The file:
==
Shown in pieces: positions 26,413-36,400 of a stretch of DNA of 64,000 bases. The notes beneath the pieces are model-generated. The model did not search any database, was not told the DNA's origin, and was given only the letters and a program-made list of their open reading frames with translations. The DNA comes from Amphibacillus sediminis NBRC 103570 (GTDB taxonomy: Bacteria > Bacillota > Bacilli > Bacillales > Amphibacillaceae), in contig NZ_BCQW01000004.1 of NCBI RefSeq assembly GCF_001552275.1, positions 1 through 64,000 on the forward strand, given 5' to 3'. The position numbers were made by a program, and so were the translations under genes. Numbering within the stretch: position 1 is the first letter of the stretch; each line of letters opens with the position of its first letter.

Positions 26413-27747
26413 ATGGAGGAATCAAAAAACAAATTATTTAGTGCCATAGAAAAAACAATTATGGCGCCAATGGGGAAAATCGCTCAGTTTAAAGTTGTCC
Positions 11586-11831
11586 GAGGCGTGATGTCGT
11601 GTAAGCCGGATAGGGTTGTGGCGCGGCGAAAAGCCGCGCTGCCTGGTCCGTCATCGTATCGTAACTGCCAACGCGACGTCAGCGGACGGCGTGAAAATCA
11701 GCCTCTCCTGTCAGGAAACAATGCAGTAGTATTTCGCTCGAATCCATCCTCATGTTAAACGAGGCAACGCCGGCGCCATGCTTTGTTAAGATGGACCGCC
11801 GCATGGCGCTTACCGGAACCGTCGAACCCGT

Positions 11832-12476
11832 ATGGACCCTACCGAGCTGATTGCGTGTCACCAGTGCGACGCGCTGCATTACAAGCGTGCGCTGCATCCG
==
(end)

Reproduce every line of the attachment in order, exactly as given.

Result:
Shown in pieces: positions 26,413-36,400 of a stretch of DNA of 64,000 bases. The notes beneath the pieces are model-generated. The model did not search any database, was not told the DNA's origin, and was given only the letters and a program-made list of their open reading frames with translations. The DNA comes from Amphibacillus sediminis NBRC 103570 (GTDB taxonomy: Bacteria > Bacillota > Bacilli > Bacillales > Amphibacillaceae), in contig NZ_BCQW01000004.1 of NCBI RefSeq assembly GCF_001552275.1, positions 1 through 64,000 on the forward strand, given 5' to 3'. The position numbers were made by a program, and so were the translations under genes. Numbering within the stretch: position 1 is the first letter of the stretch; each line of letters opens with the position of its first letter.

Positions 26413-27747
26413 ATGGAGGAATCAAAAAACAAATTATTTAGTGCCATAGAAAAAACAATTATGGCGCCAATGGGGAAAATCGCTCAGTTTAAAGTTGTCC
Positions 11586-11831
11586 GAGGCGTGATGTCGT
11601 GTAAGCCGGATAGGGTTGTGGCGCGGCGAAAAGCCGCGCTGCCTGGTCCGTCATCGTATCGTAACTGCCAACGCGACGTCAGCGGACGGCGTGAAAATCA
11701 GCCTCTCCTGTCAGGAAACAATGCAGTAGTATTTCGCTCGAATCCATCCTCATGTTAAACGAGGCAACGCCGGCGCCATGCTTTGTTAAGATGGACCGCC
11801 GCATGGCGCTTACCGGAACCGTCGAACCCGT

Positions 11832-12476
11832 ATGGACCCTACCGAGCTGATTGCGTGTCACCAGTGCGACGCGCTGCATTACAAGCGTGCGCTGCATCCG